Treherbert. A billiard match between the Treher- bert and Pentre Conservative Clubs was I played on Thursday last at Treherbert. The first game between W. Lewis (Tre- nerberto and T. Thomas (Pentre) was easily won by the former, as indicated by the following score: -Lewis" 100; JThomas, 49. The next two games were toore evenly contested, the scores being: -E. Edwards (Treherbert), 100; F. Hockaday, 94; F. Williams (Treherbert), 100; I. Wines, 81. Bennett (Treherbert) and J. Bartlett were matched in the next Same. The home player was much the superior and beat his opponent with the greatest ease; but Bartlett was applauded for several fine shots. Scores —Bennett, 100; Bartlett, 37. T. Beams, for Tre- herbert, took the lead against A. Smith. The visitor made many good efforts to -equalise the score, playing many fine shots; but Beams was equal to the occa- sion, and eventually won. Scores: Beams, 100; Smith, 80. The last game between B. Thomas (Pentre) and Thomp- son was won for the homesters. Thompson played a masterly game throughout, and was much the better of the pair. gc,Dres --Thompson, 100; B. Thomas, 45. The aggregate scores were: -T,re- Herbert, 600; Pentre, 386. A big fight is anticipated in the coming election. Councillor D. R. Jones, M.E., will be opposed by Mr. Rees Morgan Rees, who is the only opposing candidate announced as yet. We are given to under- stand that the local Trades and Labour Council will not nominate a candidate, and we have been told by one who knows that on no account will a three-cornered fight be realised. Should any third can- didate enter the field, then a certain body *>t people will be quite prepared to send a fourth. Thus the tuslle will either we between two or four candidates. Mr. 1S the secretary of the Treherbert .^orthern Union team, and consequently »v~ exPected that he will be supported Mr T)S\>°^ i*1 the locality. jM IT i J°nes> however, is firmly fixed 6 hearts and minds of voters of the pper district, and if the issue lies only these two candidate's, one may « state that it will be a struggle the district.6 upp,er and lower parte of | --+-- The half-yearly services were held at Methany on Sunday. These services had been looked forward to with much interest and the appreciation of the public was jthe crowded audiences which ulled the building at each of the three services. Three splendid programmes had been arranged, and the excellent way in which all the songs, recitations, &c., were rendered showed that much hard work had been involved in the preparation for the occasion. For Influenza and Bronchial Colds, Woods' 'Great Peppermint Cure. 1/1-| 2/9. We heartily congratulate Misses J. Navies and A. Clarke, and Mr. W. J. wruar on their successes at the Certifi- cate Examination. These were the suc- cessful candidates from Treherbert. DiB- tinotion-swere obtained by Mr. Gruar in history and geography; a distinction in Inusiobeing also won by Miss Clarke.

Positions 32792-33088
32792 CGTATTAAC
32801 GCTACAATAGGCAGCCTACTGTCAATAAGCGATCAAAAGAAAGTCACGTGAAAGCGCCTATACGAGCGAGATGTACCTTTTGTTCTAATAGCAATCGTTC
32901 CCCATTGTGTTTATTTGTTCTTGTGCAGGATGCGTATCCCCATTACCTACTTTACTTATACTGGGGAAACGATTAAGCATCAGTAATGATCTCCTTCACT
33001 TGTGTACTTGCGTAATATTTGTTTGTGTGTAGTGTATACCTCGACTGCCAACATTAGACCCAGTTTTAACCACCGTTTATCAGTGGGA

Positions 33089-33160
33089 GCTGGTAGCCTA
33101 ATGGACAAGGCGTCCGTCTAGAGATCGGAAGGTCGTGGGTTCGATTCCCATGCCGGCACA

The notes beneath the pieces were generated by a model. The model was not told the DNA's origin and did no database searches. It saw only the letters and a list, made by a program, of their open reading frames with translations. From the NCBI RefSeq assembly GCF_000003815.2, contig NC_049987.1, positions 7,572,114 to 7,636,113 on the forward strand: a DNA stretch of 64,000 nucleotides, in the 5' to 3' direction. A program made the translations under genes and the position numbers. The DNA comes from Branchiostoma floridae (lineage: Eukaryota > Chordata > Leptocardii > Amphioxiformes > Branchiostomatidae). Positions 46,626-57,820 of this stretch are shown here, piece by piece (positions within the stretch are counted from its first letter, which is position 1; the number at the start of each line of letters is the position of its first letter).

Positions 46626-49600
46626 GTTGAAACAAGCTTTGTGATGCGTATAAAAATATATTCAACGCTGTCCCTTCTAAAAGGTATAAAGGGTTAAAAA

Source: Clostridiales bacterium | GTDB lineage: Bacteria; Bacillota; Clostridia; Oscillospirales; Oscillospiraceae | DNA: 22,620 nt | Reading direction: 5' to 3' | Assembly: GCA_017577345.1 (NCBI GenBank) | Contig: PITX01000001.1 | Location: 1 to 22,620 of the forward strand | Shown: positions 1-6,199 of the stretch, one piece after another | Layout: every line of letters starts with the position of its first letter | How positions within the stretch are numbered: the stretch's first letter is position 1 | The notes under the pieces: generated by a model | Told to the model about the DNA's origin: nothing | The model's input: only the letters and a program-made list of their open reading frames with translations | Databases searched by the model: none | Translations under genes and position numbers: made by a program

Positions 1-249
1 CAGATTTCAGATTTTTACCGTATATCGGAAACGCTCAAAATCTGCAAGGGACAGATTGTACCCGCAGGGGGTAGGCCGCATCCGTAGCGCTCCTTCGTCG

Short Pars. The way to make yourself pleasing to others is to shew that you care for them. This is the spirit that gives to your time of life its sweetest charm. It constitutes the sum-total of all the witchcraft of woman. Let the world see that your first care is for yourself, and you will spread a solitude around you. THE PENALTY OF GREATNESS. A certain learned man was superintending the education of a king's son; and he was chastising him without mercy, and reproving him with asperity. The boy, out of all patience, com- plained to the king, his father, and laid bare before him his much bruised body. The king was much offended, and, sending for the master, said: You do not treat the children of my meanest subject with the harshness and cruelty you do my boy; what do you mean by this? He replied: To think before they speak, and to de- liberate before they act, are duties incumbent upon all mankind, and more immediately upon kings; because whatever may drop from their hands and tongue, the special deed or word will somehow become the subject of public ani- madversion whereas any act or remark of the commonalty attracts not such notice: "Let a darwesh, or poor man, commit a hundred indis- cretions, and his companions wiD not notice one out of the hundred; and let a king but utter one foolish word, and it will be echoed from kingdom to kingdom: "—therefore, in forming the morals of young princes, more pains are to be taken than with the sons of the vulgar. —THE GULISTAN OF SADI. CULTIVATE PATIENCE. Patience may cease to be a virtue, but im- patience never was one. Patience is often a matter of nerve control; therefore it should be cultivated from a health standpoint, if from no other. An impatient manner is responsible for more business and social failures than the owner of that manner would believe. Some men act as if they thought patience was an attri- bute of the weakling; it is the truest mark of strength.